Al Dente vegatables

Discussion in 'Food & Cooking' started by benrias, Oct 14, 2005.

  1. benrias

    benrias

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    A discussion in another thread reminded me of this debate I had with some friends. What do you think?

    I feel that the term "al dente" is overused by some cooks or restaurants to describe vegatables that are under cooked--undercooked because the cooks are either afraid of cooking them too long or because they don't know how to consistently cook the vegetables to get that tender, but still fresh result. Agree or disagree?

    [and just so everyone knows...No, I can't get that perfectly cooked vegetable either. BUT I don't say that they are al dente to cover up for my lack of skill. But I'l get there one day darn it!] :crazy:
     
  2. hipjoint

    hipjoint

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    ===== i agree ... and with a background of mostly chinese and italian cooking, i would have to say that veggies cooked through taste better and are easier to digest. if someone wants veggies "al dente", eat a salad.

    italians (traditionally, any way ...) cook their veggies all the way thru ....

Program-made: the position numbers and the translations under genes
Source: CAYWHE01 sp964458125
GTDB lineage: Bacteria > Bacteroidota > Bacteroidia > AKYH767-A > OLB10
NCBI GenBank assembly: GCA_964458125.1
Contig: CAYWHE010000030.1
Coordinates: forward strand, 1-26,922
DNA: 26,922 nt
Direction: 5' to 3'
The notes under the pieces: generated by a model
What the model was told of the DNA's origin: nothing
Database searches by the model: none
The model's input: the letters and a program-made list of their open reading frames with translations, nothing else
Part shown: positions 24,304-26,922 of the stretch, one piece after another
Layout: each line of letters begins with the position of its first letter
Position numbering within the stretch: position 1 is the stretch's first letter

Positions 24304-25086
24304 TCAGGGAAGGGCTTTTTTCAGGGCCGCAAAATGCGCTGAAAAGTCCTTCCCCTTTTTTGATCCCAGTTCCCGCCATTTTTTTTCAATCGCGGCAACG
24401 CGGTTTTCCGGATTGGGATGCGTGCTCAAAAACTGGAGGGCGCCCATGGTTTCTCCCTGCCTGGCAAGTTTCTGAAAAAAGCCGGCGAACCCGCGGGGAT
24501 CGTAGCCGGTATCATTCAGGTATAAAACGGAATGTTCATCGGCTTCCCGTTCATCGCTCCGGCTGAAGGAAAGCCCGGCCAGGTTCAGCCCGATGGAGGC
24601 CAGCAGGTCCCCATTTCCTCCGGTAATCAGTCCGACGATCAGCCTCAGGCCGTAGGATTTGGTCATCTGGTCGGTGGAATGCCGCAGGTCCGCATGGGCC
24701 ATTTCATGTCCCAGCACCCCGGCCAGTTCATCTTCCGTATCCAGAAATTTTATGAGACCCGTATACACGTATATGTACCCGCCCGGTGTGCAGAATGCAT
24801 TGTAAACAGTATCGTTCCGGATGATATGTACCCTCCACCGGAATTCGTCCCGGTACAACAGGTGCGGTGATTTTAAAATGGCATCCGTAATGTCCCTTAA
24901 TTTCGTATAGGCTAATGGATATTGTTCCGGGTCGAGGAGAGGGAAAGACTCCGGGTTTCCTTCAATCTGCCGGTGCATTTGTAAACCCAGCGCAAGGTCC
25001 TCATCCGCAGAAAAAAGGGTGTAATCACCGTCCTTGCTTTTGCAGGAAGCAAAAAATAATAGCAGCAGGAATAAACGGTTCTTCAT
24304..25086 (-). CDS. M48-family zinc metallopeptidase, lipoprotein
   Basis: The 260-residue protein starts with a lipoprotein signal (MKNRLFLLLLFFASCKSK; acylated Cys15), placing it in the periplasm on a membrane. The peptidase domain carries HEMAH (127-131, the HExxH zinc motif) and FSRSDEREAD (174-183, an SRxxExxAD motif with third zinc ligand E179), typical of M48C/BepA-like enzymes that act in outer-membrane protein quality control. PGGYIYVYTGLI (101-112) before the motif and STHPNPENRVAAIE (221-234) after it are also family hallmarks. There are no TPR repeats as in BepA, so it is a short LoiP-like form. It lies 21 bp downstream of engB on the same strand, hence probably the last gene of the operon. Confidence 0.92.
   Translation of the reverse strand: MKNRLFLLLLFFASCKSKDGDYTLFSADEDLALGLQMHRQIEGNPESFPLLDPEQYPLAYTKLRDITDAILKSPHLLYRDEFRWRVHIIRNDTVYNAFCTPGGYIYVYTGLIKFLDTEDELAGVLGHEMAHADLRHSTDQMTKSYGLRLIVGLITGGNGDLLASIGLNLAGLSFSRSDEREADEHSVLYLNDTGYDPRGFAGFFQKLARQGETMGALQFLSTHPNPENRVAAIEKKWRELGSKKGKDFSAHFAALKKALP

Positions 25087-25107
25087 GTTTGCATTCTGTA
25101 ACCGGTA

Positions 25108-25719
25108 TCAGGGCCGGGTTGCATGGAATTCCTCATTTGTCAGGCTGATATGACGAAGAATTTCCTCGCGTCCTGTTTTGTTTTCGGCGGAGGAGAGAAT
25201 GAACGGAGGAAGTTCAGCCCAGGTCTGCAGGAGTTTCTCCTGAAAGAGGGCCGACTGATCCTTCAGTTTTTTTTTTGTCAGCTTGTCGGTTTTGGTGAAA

and some "nuveau california" types would consider them overdone. when i learned how to cook chinese veggies it was stir fried in a wok but always finished with a little liquid under a lid to final steam the veggies till heated
    thru. this was my mom's secret for getting that tender but fresh result.
     
  3. dano1

    dano1

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    yeah, the al dente thing is way overdone. cooked veg , like anything else, should be cooked until done-no more no less(unless you plan on holding on a table for a length of time ;). Scary how many cooks i see don't even taste something to verify its done, sure there are visual indicators but the test is in the taste.
     
  4. chiffonade

    chiffonade

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    I don't ever refer to veggies as being al dente. I have seen references to recipes where an author refers to veggies as being "crisp tender" which is the best description I can think of for this state of quickly steaming or blanching, then refreshing.
     
  5. spritzer

    spritzer

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    I kinda agree and disagree.
    As al dente means "to the tooth" a vegetable that still has that " crunch " is..... technically ( i know my spelling is shocking) al dente. I would rather have a brocolly that has a slight crunch than one that you could squash through your teeth like an old person :D..... what was the discussion about again? :blush:
     
  6. markv

    markv

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    I suspect many chefs err on the side of firmness with veggies due to economics. Much like a steak, you can always cook it more and not lose money. But if it's overcooked, there's no going back.

    Mark